HL Deb 13 March 1969 vol 300 cc597-617

3.22 p.m.


My Lords, I beg to move that the Horserace Betting Levy Bill be read a second time. I believe that in commending this Bill to your Lordships I should declare an interest—in fact, two interests, neither of them financial. The first interest is that when the Betting Levy Bill was being con- sidered in the House on Second Reading in 1961 I supported not only its purposes but also the way in which it was proposed to carry them out. The second interest is in the sport itself, than which, in my view, intrinsically there is none finer. It used to be called the sport of kings, and certainly if it is that no longer it is still a sport fit for a king. Although it has never fallen to my lot, I can imagine no greater thrill than owning and racing a thoroughbred horse. It is a sport in which for centuries we led the world, and in which English bloodstock still holds its own with the world's best.

But in the last two or three decades we have fallen behind. We have fallen behind in the level of race prizes, and certainly we have fallen behind with amenities for racegoers, compared with the United States, France and some other countries. In 1961, when we had the first Bill before us, it seemed to me right, and it seems right now, that the bookmakers, who have the chief financial interest in the prosperity of racing, should pay annually a tiny fraction of their takings towards the maintenance and improvement of the sport. It also seemed to me right that although we were imposing a statutory obligation to pay the levy, we should at the same time accord the bookmakers a major element of self-government in the matter. It is always easy to be wise after the event, but I find myself in the position of advising the House that although the purposes of the 1961 Act have stood the test of time and have proved an outstanding success, in my view the machinery then devised, particularly in respect to the participation and co-operation of bookmakers, has broken down. Hence the need for the short Bill which is now before your Lordships.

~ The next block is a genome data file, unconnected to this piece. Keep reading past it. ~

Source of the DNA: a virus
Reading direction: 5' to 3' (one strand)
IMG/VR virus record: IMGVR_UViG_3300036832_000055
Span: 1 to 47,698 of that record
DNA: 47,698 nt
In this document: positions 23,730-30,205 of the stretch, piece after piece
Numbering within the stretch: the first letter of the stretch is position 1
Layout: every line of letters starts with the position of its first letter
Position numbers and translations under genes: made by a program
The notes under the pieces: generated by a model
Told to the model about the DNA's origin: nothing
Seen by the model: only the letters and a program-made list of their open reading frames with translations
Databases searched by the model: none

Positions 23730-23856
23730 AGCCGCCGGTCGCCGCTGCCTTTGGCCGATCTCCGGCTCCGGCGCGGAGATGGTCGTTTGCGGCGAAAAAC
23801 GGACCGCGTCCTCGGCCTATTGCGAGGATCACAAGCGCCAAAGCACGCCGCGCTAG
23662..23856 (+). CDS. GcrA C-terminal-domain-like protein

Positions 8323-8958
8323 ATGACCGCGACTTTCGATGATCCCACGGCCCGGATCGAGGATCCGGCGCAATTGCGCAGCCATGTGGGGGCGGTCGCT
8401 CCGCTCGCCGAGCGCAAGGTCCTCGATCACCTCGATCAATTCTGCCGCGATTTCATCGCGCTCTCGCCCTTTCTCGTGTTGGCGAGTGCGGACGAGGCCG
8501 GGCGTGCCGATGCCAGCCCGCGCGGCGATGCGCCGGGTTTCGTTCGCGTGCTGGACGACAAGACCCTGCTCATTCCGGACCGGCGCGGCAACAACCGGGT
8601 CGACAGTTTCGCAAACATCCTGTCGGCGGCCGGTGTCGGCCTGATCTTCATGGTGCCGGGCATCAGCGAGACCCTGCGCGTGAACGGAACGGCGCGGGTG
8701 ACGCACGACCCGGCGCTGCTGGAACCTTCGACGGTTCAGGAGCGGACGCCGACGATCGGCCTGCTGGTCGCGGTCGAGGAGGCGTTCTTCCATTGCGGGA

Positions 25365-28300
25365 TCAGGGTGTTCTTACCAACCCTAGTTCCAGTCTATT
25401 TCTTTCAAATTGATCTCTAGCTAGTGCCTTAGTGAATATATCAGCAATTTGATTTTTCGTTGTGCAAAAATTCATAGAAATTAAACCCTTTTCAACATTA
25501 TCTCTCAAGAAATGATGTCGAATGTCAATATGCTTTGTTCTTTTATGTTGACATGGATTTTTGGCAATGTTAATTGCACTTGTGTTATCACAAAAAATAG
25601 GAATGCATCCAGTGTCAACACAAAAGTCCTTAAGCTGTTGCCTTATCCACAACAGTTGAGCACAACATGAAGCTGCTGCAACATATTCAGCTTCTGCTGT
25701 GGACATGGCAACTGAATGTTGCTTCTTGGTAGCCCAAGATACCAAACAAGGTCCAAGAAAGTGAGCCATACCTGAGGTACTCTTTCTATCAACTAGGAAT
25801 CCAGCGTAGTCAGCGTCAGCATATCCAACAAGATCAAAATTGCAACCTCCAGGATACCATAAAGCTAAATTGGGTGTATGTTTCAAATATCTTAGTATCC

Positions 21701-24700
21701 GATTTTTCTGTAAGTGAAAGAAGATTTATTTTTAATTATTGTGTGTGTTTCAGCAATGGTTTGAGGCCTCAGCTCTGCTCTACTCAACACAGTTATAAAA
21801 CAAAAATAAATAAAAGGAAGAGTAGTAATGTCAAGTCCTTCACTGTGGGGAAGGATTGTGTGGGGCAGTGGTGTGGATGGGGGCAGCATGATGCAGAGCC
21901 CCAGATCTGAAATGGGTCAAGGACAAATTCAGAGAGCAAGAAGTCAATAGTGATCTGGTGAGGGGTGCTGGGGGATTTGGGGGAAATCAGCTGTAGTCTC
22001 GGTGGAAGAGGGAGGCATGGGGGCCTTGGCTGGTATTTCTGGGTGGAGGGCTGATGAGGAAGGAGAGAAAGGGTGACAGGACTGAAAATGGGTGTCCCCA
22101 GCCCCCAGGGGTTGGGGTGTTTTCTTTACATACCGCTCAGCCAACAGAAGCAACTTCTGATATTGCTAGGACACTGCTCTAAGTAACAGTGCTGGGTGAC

The levy has so far raised about £17 million. Of this, over £51- million has been spent on improvements and modernisation of racecourses, and another £4 million on prize money. Transport of racehorses has taken just over El/ million and now defrays the greater part of the cost of transport to owners. Veterinary science has benefited to the tune of £500,000. Racing has been made cleaner and fairer by the measures taken to prevent doping of horses, including security guards, which account for another £500,000.